Is it time for ubiquitous Wi-Fi?

At the start of the year, Jon Oltsik predicted 2008 would be the year of the 802.11n Wi-Fi standard. Events at the Interop convention lead him to believe his prediction was spot on.

At the beginning of the each year, I get out my crystal ball and prognosticate on what to expect in the networking and security industries. On the networking side, I predicted that 2008 would be a banner year for the latest Wi-Fi standard, 802.11n. To geek out a bit, the current standard is 802.11g with maximum throughput of 54 megabits per second. In comparison, 802.11n bolsters performance all the way to 248 megabits per second.

So how accurate was my prediction? Judging by the Interop meetings I attended last week with Enterprise Strategy Group networking stud Bob Laliberte, spot on. Aruba Networks, Cisco, Meru, and Trapeze are shipping products and closing big deals. Large universities are installing thousands of new wireless access points providing network access to students and faculty across large geographic campuses. Hospitals are embracing wireless networking for user authentication, network access, and asset tracking. In fact, one of the most intriguing things about this market is that it seems to be driven by business applications rather than technology refresh. Manufacturing companies, insurance agencies, government bureaus, and defense agencies are all using wireless for brand new business processes. Pretty cool stuff.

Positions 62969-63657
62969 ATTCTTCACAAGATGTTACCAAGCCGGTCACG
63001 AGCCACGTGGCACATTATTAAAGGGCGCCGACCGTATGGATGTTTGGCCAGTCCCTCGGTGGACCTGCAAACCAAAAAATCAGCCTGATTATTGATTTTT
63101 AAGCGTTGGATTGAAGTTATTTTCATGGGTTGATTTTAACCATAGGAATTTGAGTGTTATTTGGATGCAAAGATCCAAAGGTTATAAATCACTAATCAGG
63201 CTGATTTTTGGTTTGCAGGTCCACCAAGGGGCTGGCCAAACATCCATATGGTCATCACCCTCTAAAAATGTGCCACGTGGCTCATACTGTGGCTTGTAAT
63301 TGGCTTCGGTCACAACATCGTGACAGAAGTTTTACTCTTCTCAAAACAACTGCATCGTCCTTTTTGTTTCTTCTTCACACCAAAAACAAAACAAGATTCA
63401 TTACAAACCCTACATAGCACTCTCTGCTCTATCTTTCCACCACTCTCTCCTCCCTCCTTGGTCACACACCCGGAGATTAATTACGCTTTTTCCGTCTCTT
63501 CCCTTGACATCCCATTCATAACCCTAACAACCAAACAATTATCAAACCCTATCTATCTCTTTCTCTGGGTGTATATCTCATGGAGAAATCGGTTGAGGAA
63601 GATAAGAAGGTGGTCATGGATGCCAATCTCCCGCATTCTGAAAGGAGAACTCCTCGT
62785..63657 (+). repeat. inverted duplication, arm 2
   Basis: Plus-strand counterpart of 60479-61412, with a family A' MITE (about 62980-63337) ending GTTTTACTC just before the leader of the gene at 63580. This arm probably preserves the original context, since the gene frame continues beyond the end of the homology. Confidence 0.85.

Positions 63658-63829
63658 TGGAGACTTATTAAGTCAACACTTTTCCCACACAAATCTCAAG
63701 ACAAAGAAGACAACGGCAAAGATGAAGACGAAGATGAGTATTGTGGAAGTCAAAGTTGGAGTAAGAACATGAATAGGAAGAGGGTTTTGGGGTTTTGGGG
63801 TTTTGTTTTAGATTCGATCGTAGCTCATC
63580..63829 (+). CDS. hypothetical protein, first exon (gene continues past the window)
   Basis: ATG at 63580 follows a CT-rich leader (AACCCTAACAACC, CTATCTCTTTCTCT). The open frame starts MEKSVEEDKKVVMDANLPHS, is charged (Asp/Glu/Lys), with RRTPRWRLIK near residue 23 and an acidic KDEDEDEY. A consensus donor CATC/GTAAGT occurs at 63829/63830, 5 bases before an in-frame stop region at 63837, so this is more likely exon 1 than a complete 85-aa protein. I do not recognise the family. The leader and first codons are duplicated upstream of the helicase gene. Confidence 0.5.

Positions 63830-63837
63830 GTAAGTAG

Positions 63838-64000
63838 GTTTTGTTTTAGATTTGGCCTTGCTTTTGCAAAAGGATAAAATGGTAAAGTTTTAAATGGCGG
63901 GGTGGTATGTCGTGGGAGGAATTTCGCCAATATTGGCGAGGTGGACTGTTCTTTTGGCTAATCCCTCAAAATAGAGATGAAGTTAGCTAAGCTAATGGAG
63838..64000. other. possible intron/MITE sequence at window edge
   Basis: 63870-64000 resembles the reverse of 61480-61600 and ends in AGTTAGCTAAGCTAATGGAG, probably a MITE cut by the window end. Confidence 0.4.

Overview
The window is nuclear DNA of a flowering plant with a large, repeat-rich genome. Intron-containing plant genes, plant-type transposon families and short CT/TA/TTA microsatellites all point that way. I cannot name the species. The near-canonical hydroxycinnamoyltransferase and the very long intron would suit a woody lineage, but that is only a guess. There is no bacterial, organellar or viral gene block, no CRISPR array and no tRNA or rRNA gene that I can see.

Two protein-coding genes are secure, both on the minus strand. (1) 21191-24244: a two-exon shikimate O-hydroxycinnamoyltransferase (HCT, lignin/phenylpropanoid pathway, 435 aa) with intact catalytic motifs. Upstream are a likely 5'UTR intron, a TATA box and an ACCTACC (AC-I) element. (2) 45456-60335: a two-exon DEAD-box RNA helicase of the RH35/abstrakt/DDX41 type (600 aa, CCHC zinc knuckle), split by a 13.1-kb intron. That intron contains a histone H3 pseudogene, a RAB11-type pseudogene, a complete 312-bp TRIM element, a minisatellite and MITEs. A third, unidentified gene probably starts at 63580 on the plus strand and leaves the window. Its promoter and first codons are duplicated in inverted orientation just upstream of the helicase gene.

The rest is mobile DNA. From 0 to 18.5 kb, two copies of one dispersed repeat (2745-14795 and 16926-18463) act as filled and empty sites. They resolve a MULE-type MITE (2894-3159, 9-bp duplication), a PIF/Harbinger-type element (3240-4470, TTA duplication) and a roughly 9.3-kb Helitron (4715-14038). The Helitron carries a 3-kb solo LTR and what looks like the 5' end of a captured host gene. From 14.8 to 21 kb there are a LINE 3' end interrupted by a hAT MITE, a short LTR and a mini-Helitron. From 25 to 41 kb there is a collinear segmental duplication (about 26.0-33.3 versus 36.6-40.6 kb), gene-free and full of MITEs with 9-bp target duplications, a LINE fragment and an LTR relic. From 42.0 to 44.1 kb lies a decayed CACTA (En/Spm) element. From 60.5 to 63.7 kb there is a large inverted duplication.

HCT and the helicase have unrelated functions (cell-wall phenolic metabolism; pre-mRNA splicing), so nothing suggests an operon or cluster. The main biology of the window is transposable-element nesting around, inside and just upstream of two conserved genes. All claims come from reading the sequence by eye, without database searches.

Sure, there are a lot of players in this market, and there is bound to be consolidation. I can certainly see Foundry, Juniper, Hewlett-Packard, or Nortel acquiring someone, especially in the current financial climate in which companies are undervalued. In my view, this would be a worthwhile move for any of these industry leaders. Juniper would enjoy significant benefits from an acquisition as Wi-Fi could certainly complement its recent introduction of edge-to-core Ethernet switches.

Turntables and cassettes are completely foreign to my 10- and 13-year-old sons. Before my guys hit the workforce, wired Ethernet and the venerable RJ-45 Ethernet jack may slide into a similar nostalgic category.

Jon Oltsik is a senior analyst at the Enterprise Strategy Group.
About the author

    Jon Oltsik is a senior analyst at the Enterprise Strategy Group. He is not an employee of CNET.

     

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